Foreign Service Act of 1980, which urged the Department of

State to develop policies to encourage the "entry into and
advancement in the Foreign Service by persons from all
segments of American society";

Intelligence Reform and Terrorism Prevention Act of 2004,

which called on the Intelligence Community to prescribe
personnel policies and programs that ensure its personnel
"are sufficiently diverse for purposes of the collection
and analysis of intelligence through the recruitment and
training of women, minorities, and individuals with diverse
ethnic, cultural, and linguistic backgrounds"; and

National Defense Authorization Act for Fiscal Year 2013,

which mandated that the U.S. military develop and implement
a plan to accurately measure the efforts of the military to
"achieve a dynamic, sustainable level of members of the
armed forces (including reserve components) that, among
both commissioned officers and senior enlisted personnel of
each armed force, will reflect the diverse population of
the United States eligible to serve in the armed forces,
including gender specific, racial, and ethnic populations."

Promoting diversity and inclusion within the national security

workforce must be a joint effort and requires engagement by

senior leadership, managers, and the entire workforce, as well
as effective collaboration among those responsible for human
resources, equal employment opportunity, and diversity and
inclusion issues. In implementing the guidance in this
memorandum, agencies shall ensure their diversity and inclusion
practices are fully integrated into broader succession planning
efforts and supported by sufficient resource allocations and
effective programs that invest in personnel development and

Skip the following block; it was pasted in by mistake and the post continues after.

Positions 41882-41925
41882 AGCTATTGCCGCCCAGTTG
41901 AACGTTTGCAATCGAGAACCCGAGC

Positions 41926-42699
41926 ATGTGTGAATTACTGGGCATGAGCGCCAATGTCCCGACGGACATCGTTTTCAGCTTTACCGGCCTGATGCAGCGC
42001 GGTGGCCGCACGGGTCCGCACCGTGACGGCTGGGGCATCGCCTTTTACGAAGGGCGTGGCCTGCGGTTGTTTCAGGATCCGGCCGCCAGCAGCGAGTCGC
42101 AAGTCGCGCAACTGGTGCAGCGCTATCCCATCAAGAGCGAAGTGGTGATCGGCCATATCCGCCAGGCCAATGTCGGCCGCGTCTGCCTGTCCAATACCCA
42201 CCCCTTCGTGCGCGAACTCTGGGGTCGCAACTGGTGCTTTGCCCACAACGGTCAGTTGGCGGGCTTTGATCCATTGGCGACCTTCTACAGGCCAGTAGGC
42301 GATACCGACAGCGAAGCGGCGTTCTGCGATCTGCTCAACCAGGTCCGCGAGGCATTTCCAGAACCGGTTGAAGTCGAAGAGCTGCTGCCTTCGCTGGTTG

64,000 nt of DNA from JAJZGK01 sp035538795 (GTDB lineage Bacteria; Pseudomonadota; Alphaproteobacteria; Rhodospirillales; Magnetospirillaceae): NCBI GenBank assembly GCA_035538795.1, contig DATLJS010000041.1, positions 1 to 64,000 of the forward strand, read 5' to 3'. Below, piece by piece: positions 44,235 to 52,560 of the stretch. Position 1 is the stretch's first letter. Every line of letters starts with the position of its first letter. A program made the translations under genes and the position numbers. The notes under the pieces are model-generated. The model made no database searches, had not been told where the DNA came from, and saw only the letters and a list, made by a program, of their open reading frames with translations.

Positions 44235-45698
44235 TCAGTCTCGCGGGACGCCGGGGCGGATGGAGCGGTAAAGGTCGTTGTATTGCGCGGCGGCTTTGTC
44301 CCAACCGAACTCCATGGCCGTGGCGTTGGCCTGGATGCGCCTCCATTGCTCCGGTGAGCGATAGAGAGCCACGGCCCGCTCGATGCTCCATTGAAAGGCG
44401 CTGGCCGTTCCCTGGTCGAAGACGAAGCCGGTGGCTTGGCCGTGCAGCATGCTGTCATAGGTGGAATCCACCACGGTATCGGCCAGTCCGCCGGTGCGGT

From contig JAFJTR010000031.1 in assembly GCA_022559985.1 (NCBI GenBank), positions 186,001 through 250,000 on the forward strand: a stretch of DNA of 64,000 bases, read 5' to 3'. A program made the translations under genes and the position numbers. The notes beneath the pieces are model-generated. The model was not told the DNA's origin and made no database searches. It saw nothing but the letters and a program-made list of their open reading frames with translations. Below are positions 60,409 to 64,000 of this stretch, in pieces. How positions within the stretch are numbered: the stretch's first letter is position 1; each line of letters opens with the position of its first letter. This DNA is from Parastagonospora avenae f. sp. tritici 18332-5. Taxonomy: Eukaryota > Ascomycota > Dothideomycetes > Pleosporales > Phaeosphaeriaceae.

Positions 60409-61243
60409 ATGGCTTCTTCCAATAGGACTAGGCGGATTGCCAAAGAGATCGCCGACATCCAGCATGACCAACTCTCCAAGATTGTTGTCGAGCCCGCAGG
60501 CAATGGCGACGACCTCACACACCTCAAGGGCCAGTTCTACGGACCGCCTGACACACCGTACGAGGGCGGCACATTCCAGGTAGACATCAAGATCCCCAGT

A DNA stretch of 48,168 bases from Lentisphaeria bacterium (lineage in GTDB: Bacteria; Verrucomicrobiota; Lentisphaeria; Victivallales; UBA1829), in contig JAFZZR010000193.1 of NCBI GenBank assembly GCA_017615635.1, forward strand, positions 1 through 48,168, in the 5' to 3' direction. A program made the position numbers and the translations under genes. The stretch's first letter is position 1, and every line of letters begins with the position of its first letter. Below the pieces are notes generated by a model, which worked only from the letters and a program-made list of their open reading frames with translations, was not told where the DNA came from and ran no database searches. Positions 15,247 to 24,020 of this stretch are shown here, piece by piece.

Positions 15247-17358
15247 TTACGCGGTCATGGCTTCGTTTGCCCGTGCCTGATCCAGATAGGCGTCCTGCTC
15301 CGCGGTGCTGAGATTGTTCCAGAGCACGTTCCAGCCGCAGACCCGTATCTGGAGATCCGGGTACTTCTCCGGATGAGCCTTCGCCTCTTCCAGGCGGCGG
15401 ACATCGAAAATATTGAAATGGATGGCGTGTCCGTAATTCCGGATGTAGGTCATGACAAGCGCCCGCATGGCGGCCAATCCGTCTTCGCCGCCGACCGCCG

engagement. Where appropriate, they shall also support,
coordinate, and encourage research and other efforts by the
Federal Government to expand the knowledge base of best
practices for broadening participation and understanding the
impact of diversity and inclusion on national security,
including in the fields of science and technology.
Therefore, by the authority vested in me as President by the
Constitution and the laws of the United States of America,
I hereby direct the following:
Section 1. Collection, Analysis, and Dissemination of
Workforce Data. Although collected data do not necessarily
indicate the existence of barriers to equal employment
opportunity, the collection and analysis of metrics allows
agencies to assess their workforce talent gaps, as well as the
effectiveness of their diversity and inclusion efforts and the
adequacy of their resources to address these gaps. The
dissemination of data to the public and to agency personnel may
increase the transparency and accountability of their efforts.
Accordingly, agencies in the national security workforce shall:

Make aggregate demographic data and other information

available to the public and broader workforce.
Agencies shall make available to the general public
information on the state of diversity and inclusion in
their workforces. That information, which shall be
updated at least once a year, shall include aggregate
demographic data by workforce or service and grade or
rank; attrition and promotion demographic data;
validated inclusion metrics such as the New Inclusion
Quotient (New IQ) index score; demographic comparisons
to the relevant civilian labor force; and unclassified
reports and barrier analyses related to diversity and
inclusion. Agencies may publish data in proportions
or percentages to account for classification concerns,
and the Intelligence Community may publish a
community-wide report with the data outlined in this
section. In addition, agencies shall provide to their
workforces, including senior leadership at the
Secretary or Director level, a report that includes
demographic data and information on the status of
diversity and inclusion efforts no later than 90 days
after the date of this memorandum and on an annual
basis thereafter (or in line with existing annual
reporting requirements related to these issues, if


Expand the collection and analysis of voluntary

applicant flow data. Applicant flow data tracks the
selection rate variances for job positions among
different demographic categories and can assist
agencies in examining the fairness and inclusiveness

of their recruitment efforts. Agencies shall develop
a system to collect and analyze applicant flow data
for as many positions as practicable in order to
identify future areas for improvement in attracting
diverse talent, with particular attention to senior